|Dark Circle Comics|
The Fox #3 (Dark Circle Comics)
Two weeks in a row with Mark Waid working on an old-school character. I’m sensing a trend here.
The Fox was one of Archie’s first cape revivals that led to the creation of their Dark Circle line, and it was a lot of fun. This new volume has a Steve Jobs-esque character as the head supervillain in Impact City who puts a bounty out for the title character, a photojournalist by day and powerless crime fighter by night. Paul Patten, the Fox’s civilian identity, is a veteran cape in this story, and he’s got a slightly crotchety lilt in his dialogue that makes his dialogue really entertaining to read. Waid does a good job of peppering the story with “I’m getting too old for this shit” and “get off my lawn”- type jokes, but never gets too over the top with them, keeping Paul from feeling too grumpy old mannish. He’s got a deep, crazy, themed rogue’s gallery that Waid and Dean Haspiel (co-plotter and artist) are starting to turn into one of the classics.
Haspiel’s art is a great match for this story – timeless and energetic and vibrant, like if Bruce Timm was drawing comics in the early ’70s. The Fox’s villains are all bright and colorful, without a lot of menace but all with very fun designs. If you haven’t jumped onto any of these Dark Circle books, but you’re looking for something a little bit on the light side, this is a great choice.
Marvel Zombies #1 (Marvel Comics)
I’ve been excited for this since word first came out that Spurrier was getting his hands on Elsa Bloodstone, and it’s finally here! One of the most interesting things about Battleworld is the entire walled-off southern area of the map, where Doom apparently saved whole swaths of the Negative Zone, the Marvel Zombies world, and the Earth from “Age of Ultron” and he just lets them go at each other. Elsa Bloodstone was one of the standout characters from one of my favorite Marvel comics of all time, Nextwave, so I’m inconsolably psyched to see her shredding cannon-fodder with dialogue from one of the most dryly funny writers working in comics.
There’s a lot to like about this series – if you’re a fan of the original Marvel Zombies stories, you get some time back in that world with a sense of importance to a larger narrative. Kev Walker’s art is always good, going back to old Dredd 2000 AD stuff and through his Marvel oeuvre. But when Spurrier says “…fans of my Doctor Nemesis will, I hope, fall as madly in love with her as I have,” well…you just sold me on it, Si.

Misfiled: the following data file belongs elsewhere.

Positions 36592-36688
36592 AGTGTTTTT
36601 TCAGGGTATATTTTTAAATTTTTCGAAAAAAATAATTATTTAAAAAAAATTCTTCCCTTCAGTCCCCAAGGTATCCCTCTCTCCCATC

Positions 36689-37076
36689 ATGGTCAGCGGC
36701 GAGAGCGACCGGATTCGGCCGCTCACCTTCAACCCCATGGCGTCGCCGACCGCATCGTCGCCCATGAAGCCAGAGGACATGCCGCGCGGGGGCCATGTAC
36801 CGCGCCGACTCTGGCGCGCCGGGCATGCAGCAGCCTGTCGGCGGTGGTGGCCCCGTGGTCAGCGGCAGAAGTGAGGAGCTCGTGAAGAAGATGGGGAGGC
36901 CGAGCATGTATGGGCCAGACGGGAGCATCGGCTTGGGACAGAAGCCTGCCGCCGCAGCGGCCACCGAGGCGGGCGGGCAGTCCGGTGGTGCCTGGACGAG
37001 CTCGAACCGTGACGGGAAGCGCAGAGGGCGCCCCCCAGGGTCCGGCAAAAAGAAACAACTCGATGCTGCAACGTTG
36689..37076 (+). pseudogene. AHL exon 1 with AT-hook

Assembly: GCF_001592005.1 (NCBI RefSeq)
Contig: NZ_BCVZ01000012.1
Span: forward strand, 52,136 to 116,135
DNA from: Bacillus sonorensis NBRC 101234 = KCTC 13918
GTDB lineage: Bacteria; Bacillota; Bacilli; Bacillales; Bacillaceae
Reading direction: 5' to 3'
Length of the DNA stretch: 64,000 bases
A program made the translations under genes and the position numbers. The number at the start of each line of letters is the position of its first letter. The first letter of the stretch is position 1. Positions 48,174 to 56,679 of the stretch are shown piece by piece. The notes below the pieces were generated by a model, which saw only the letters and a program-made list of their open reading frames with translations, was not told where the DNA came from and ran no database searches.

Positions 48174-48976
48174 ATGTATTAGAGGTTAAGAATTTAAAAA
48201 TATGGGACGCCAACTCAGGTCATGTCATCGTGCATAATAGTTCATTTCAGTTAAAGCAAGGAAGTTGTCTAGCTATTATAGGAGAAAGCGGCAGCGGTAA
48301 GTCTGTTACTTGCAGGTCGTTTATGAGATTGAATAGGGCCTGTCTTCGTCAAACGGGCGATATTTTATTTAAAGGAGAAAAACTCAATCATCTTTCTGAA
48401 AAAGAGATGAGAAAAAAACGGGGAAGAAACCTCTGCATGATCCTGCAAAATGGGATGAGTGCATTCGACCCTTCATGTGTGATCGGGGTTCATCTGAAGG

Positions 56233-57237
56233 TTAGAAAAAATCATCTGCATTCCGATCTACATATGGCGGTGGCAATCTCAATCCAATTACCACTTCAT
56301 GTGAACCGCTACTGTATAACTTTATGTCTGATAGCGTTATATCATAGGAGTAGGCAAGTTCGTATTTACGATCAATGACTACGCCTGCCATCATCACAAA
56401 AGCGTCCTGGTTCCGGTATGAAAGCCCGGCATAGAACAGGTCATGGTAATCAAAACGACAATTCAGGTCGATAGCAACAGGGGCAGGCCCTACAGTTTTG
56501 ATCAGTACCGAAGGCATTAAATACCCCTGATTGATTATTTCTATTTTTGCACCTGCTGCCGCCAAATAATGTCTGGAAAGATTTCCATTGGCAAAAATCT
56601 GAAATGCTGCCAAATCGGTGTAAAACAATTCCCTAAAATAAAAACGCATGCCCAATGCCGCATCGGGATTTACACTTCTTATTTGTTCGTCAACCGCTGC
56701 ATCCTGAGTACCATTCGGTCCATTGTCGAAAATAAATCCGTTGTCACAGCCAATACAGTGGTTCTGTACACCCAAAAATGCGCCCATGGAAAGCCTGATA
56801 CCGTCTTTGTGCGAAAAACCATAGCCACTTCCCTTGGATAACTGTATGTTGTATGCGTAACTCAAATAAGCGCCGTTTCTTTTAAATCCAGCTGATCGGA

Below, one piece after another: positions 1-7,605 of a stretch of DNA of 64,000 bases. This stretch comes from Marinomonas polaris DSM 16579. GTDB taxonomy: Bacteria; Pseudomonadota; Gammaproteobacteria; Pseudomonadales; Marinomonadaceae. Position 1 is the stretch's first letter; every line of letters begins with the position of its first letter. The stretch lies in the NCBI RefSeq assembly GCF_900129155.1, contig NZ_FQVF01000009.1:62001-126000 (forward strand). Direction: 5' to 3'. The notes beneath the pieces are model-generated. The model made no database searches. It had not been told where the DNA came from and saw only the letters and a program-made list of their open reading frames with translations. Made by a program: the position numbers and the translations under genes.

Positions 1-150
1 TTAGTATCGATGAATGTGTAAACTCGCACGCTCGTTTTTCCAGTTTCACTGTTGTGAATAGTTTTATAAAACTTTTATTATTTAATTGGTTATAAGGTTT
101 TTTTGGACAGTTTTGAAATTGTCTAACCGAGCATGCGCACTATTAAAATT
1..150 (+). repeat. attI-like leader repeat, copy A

Constantine: The Hellblazer #1 (DC Comics)
The preview for this was rough in a good way, a neat little play on expectations. If you haven’t taken a look, it’s worth checking out – it’s got a Brit-punk vibe that was missing from his earlier New 52 appearances, AND it’s got John being an utter scumbag. You figure Constantine would have swooped in and saved the damsel in distress, so when he left the bartender to die after exposing her to the demons hunting her, there were quite a few “oh shit”s being thrown around my apartment.
Doyle and Tynion are both solid-to-great writers (I’m really psyched to fawn over Memetic at Flamecon this weekend) with an interesting-seeming take on the character that will hopefully be a bridge between the old Vertigo version and the sanitized New 52 one. My first look at Riley Rossmo’s art besides this preview was in Rat Queens, which I just finished this weekend (and is hilarious, go buy them all please), and he’s a great choice for this book. I’m looking forward to checking this out.
The Mantle #2 (Image Comics)